Tragedy on the Border
AFS Documentary Tour: 'The Ballad of Esequiel Hernandez'
You may detect something familiar about Kieran Fitzgerald's doc, The Ballad of Esequiel Hernandez, and Tommy Lee Jones' directorial debut, The Three Burials of Melquiades Estrada – besides Jones' presence in both (he narrates the doc) and the setting on the Mexican border. In fact, Three Burials (written by Guillermo Arriaga) was a fictionalized account of several border incidents, including the one that Fitzgerald chose to make a nonfiction film about: the 1997 tragic fatal shooting of Esequiel Hernandez, an 18-year-old Mexican-American, by a Marine, who was there to patrol the Texas-Rio Grande border as part of the War on Drugs. Hernandez, who was out walking his goats (with a .22-caliber rifle in hand), was mistaken for a drug smuggler by the patrol of four camouflaged and M-16-toting Marines.
The shooting took place in Redford, Texas (population 100), in Presidio County. According to the film, this sleepy farming hamlet was (ironically and erroneously) believed to be rife with drug-traffickers. The sequence of events leading to the shooting is reconstructed for us through interviews with the three now-former Marines, who were deployed with the shooter, Clemente Banuelos (who does not appear in the film), along with the actual video and audio recordings of radio communications that took place between the four Marines and their commanders as they struggled to identify who Hernandez was and the nature of the "threat" he might pose, given that he had fired his rifle twice in the Marines' direction. (In hindsight, his shots appeared aimed at other animals and not at the well-camouflaged – as bushes – Marines, whom Hernandez was unlikely to have been aware of.) Ultimately, Banuelos tracked the boy until he had a clear shot and then, though the Marine would later claim self-defense, shot him in the back from 200 yards.
Although the shooting occurred during the Clinton administration, the policy of beefing-up the War on Drugs by bringing in the Marines was initiated in the late Eighties on Bush Sr.'s watch. After the Hernandez shooting, the Marines were removed. The state of Texas attempted to bring murder charges against Banuelos, but in the highly polarized atmosphere, the grand jury failed to return an indictment. Inexplicably, the Justice Department subsequently dropped its investigation as well.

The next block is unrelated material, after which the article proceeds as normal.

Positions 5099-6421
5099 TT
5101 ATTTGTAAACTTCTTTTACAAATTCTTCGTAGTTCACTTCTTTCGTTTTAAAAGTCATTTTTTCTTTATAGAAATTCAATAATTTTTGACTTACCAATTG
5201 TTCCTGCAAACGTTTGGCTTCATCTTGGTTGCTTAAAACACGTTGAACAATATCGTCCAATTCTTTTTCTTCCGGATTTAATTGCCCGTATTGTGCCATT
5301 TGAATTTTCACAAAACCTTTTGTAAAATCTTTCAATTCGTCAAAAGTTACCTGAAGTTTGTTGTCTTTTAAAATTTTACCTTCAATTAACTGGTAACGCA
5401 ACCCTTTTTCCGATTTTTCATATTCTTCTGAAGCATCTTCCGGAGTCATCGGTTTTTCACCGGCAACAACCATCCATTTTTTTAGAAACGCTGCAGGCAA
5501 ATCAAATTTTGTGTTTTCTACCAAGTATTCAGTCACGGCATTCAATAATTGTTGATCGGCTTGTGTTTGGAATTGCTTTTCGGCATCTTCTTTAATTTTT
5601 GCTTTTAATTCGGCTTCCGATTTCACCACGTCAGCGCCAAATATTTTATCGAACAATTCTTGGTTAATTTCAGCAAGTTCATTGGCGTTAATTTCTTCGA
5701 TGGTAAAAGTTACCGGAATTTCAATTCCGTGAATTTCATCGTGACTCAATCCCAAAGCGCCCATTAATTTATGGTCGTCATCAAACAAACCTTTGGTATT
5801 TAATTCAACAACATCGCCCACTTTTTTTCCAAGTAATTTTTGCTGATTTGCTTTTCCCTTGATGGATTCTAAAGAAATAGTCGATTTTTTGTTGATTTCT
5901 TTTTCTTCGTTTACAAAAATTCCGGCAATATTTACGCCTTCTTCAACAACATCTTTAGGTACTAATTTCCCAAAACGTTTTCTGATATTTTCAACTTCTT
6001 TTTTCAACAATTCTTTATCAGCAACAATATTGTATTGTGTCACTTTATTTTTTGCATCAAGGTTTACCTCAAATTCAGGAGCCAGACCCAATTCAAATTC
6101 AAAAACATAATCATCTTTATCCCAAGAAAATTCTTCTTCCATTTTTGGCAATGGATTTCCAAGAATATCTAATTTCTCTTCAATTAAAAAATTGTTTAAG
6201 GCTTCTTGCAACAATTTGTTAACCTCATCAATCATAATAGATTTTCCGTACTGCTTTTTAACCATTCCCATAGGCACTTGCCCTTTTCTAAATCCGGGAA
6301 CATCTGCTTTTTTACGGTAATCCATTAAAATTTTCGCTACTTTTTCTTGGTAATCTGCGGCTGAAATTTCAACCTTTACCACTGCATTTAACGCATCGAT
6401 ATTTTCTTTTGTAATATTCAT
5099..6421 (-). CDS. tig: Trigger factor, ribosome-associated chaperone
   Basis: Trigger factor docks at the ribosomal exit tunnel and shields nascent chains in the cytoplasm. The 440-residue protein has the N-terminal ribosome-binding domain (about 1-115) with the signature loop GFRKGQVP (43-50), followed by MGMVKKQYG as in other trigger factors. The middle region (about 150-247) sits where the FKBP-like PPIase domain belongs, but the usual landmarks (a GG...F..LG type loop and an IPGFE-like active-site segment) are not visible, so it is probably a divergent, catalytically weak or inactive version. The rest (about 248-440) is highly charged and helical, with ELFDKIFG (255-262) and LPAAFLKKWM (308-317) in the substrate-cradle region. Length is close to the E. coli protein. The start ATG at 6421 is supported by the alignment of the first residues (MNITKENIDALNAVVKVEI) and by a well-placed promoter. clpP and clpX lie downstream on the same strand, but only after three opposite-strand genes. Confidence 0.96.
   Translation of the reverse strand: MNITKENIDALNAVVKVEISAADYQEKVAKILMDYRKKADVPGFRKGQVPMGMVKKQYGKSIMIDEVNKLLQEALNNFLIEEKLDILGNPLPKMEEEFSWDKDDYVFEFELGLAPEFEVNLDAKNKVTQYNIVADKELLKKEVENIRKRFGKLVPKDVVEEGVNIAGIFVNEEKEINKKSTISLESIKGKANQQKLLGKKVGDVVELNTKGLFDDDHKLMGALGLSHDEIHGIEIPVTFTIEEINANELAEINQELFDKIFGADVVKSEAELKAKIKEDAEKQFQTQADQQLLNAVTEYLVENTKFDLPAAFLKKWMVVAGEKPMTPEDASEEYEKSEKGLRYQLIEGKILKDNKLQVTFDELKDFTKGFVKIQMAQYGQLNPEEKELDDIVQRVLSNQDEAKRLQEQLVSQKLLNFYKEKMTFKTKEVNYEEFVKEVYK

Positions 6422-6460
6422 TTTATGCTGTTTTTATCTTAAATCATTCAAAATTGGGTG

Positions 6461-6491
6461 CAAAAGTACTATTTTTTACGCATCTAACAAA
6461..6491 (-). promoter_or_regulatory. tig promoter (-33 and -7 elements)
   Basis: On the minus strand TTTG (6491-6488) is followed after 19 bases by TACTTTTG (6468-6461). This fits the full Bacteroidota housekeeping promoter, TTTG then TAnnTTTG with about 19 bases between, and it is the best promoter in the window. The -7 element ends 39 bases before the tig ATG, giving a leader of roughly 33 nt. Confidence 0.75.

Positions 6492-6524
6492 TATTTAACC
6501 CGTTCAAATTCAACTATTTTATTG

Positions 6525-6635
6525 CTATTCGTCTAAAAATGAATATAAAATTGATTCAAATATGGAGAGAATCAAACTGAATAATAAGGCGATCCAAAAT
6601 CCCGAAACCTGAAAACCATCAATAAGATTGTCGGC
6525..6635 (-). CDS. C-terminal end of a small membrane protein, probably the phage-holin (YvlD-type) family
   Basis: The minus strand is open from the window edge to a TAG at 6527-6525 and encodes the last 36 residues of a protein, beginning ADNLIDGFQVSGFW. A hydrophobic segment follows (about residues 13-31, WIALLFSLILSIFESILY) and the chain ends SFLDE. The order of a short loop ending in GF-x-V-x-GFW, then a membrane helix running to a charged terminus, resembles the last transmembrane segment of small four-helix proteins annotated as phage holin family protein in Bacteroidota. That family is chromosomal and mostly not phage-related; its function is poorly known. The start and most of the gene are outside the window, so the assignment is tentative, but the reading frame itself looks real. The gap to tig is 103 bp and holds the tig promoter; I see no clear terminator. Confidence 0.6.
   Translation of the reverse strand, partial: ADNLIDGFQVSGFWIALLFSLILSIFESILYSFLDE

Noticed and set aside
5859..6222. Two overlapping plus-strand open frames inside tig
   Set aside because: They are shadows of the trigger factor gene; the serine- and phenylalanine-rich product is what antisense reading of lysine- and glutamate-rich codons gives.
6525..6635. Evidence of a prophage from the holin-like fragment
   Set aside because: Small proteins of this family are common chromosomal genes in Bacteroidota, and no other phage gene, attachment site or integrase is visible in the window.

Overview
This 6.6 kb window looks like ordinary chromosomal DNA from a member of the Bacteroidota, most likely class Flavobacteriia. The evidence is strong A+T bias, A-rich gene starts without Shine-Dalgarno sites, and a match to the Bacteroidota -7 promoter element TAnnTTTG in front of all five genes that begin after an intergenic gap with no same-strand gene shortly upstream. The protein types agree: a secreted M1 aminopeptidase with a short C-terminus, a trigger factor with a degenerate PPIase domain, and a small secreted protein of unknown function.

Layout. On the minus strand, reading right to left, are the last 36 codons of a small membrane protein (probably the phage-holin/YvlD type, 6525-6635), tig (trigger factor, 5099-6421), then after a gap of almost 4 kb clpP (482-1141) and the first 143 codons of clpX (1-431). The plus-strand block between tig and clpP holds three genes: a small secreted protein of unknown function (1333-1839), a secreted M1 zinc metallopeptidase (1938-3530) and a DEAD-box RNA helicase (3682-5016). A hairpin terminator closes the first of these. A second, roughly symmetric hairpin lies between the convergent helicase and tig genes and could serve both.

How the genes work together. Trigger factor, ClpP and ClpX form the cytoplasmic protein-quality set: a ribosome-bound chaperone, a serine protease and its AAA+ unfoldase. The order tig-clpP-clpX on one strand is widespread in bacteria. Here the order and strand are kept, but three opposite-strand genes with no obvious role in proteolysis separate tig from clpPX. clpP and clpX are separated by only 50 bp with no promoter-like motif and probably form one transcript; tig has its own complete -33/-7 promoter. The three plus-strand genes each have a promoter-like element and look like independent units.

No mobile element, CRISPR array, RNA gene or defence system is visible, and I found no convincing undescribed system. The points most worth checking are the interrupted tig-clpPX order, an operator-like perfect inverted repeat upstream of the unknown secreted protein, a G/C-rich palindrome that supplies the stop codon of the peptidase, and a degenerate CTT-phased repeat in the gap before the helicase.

This film is Fitzgerald's first feature; his father was a producer on Three Burials, and Fitzgerald worked on that film in 2004. At that time, he felt that in light of the current administration's use of the National Guard on the border (albeit, unarmed), now both for purposes of the war on terror and to enforce immigration policy, examining the Hernandez shooting could serve as a cautionary tale about the perils of having the military on the border.
Austin Chronicle: What is the point that you'd like the viewer to take away from your film?
Kieran Fitzgerald: That generally speaking, it's a bad idea to use soldiers who are trained to kill [inside] the U.S. [border]. We should expect them to conduct themselves according to their training, and that training is for war and not for peacetime missions, and certainly not for dealing with the American civilian population. ... To me, this was an incredibly important precedent to be aware of, as a voting citizen in this country. We just went through a big mistake in our border policing in the Eighties and Nineties that resulted ultimately in the death of this innocent person, and that shouldn't be allowed to happen again.
AC: So your point is that the problem is the militarization of the border – if we didn't have the military down there, armed, this would not have happened?
KF: Oh, yeah, no doubt this would not have happened if we hadn't had armed Marines sitting on the border ...
AC: So, to play devil's advocate, you don't think that this is the sort of thing that often happens when people – no matter what uniform they're wearing – have guns? That there will be gross human error and egregious bad judgment, and someone will get killed?
KF: Yes, definitely, but I think there's a difference between an unfortunate accident with cops who are at least presumed to deal with civilians and a government deciding to use military who are not trained to deal with civilians but trained to go to war – in our own country. On our own soil, this feels counterintuitive. Nobody in the Pentagon ever supported the idea – it was pushed through by politicians.
AFS Documentary Tour will present The Ballad of Esequiel Hernandez on June 11 in a special members-only screening. The film premieres on PBS' POV on July 1.